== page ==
Still, as a wise man once said, the world is sick, and is vomiting up its infection.
What specialists can treat this illness? Numerous Muslim representatives around the world denounced Al-Qaida vociferously, but Western "experts" seemed, and still appear, little prepared to hear, understand, and transmit the message of the moderate Muslims to fearful non-Muslims.
Non-Muslims could do little to diminish the Wahhabi hold over the Saudi kingdom and the extensive international outreach by Wahhabi missionaries hoping to impose their perverse ideology on all Sunni Muslims.
And so the non-Muslim countries remain confused and surprised by the persistence of Islamist radicalism.
Intimidated by Saudi-Wahhabi control of the Islamic holy cities of Mecca and Medina, moderate, traditional, conservative, and conventional Muslims are often stymied in opposing the Wahhabi offensive. Further, more powerful financial inducements than those provided to Muslim clergy and the academic and media élite in Western countries have bought silence and passivity in Muslim lands.
In such places as Somalia, Nigeria, and Mali, Wahhabi penetration has spread more chaos.
When he assumed the Saudi throne in 2005, King Abdullah was perceived as a reformer, and it cannot be denied that he has attempted to curb the excesses of the Wahhabi clerics inside his territory and across the world. The Wahhabi "mission" has shrunk except in the country where it had established a firm domination over Muslim believers: the U.S.
We cannot deny the truth: Wahhabis continue to "represent" Islam in America, while the similarly fundamentalist Deobandi sect has established a major foothold in the Muslim community of the United Kingdom. Britain is the front-line of struggle against Islamist radicalism in Western Europe.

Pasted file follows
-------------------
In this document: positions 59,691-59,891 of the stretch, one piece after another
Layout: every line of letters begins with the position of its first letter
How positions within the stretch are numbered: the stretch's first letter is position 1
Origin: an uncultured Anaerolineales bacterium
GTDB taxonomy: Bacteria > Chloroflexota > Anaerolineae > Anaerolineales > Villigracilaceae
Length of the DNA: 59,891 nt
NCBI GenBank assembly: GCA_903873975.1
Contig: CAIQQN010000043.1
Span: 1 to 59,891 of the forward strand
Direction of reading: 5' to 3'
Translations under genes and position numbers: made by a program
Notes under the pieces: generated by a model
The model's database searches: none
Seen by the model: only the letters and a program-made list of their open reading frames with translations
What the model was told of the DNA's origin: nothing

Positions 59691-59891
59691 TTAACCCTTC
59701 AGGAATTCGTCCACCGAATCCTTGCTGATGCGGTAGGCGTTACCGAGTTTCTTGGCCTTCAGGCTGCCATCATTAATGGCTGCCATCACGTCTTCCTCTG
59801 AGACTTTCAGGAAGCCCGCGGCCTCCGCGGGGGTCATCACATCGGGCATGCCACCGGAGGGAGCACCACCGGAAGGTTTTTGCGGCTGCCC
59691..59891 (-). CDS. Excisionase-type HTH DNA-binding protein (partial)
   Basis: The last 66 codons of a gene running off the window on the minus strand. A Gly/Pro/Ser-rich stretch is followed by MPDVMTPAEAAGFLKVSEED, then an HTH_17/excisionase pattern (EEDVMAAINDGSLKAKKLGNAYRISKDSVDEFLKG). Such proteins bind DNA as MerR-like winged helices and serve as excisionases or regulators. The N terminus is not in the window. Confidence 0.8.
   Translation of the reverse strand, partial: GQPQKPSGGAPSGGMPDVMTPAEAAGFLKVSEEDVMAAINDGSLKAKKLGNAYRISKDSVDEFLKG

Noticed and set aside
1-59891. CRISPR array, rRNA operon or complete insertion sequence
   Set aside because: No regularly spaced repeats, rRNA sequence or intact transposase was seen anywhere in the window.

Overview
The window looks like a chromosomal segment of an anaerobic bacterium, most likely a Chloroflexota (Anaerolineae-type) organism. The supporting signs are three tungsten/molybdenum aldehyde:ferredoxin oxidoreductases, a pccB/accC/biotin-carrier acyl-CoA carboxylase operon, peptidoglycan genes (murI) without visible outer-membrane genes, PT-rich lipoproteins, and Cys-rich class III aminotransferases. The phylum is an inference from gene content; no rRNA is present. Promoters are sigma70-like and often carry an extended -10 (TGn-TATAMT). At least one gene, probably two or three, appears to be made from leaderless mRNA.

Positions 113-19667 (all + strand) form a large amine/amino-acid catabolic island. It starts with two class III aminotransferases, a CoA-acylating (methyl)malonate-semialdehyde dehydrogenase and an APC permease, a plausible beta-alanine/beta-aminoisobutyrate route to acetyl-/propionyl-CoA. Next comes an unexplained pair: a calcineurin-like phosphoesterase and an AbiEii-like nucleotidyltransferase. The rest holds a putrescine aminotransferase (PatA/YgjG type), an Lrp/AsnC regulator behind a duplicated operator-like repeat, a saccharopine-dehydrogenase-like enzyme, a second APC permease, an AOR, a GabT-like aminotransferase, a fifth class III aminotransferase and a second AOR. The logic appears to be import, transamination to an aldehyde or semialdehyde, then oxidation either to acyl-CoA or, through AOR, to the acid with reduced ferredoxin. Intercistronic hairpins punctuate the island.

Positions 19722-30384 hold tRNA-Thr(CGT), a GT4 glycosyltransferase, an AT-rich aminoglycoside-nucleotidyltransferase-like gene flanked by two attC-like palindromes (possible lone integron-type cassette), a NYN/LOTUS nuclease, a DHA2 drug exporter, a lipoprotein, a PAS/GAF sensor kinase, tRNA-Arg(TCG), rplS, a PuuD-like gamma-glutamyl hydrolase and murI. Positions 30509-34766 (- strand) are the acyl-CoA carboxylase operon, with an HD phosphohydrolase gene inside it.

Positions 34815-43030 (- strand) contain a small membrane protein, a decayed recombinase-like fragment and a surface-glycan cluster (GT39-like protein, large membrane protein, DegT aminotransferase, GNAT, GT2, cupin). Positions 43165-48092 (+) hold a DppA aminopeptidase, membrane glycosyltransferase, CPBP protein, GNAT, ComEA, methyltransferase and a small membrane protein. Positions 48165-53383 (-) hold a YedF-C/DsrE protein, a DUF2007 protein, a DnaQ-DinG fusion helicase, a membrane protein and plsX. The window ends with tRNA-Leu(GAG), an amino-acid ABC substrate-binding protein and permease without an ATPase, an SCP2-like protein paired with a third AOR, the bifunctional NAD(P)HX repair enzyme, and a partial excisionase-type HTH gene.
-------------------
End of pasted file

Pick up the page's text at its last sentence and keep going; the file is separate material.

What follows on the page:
In addition, we see encroachment by Wahhabi agents in the honorable and esteemed Muslim communities of the Balkans – which so recently underwent horrendous bloodshed, despoliation, mass rape, and other genocidal acts.
The much-praised "Arab Spring" has produced mixed results in its presumed march to democracy. The electoral victory of the Muslim Brotherhood in Egypt was easily predictable; those in Morocco and Tunisia perhaps less so, but also foreseeable as probabilities.
The Syrian Revolution has produced a dreadful stalemate between the tyranny of Bashar Al-Assad and the rebellious majority – an impasse written in blood and fire. Turkey, having sunk into a regime dominated by neo-fundamentalists, vacillates between condemnation of Al-Assad and suggestions that it will provide major assistance to his opponents, and a paralyzing collective fear of a border war.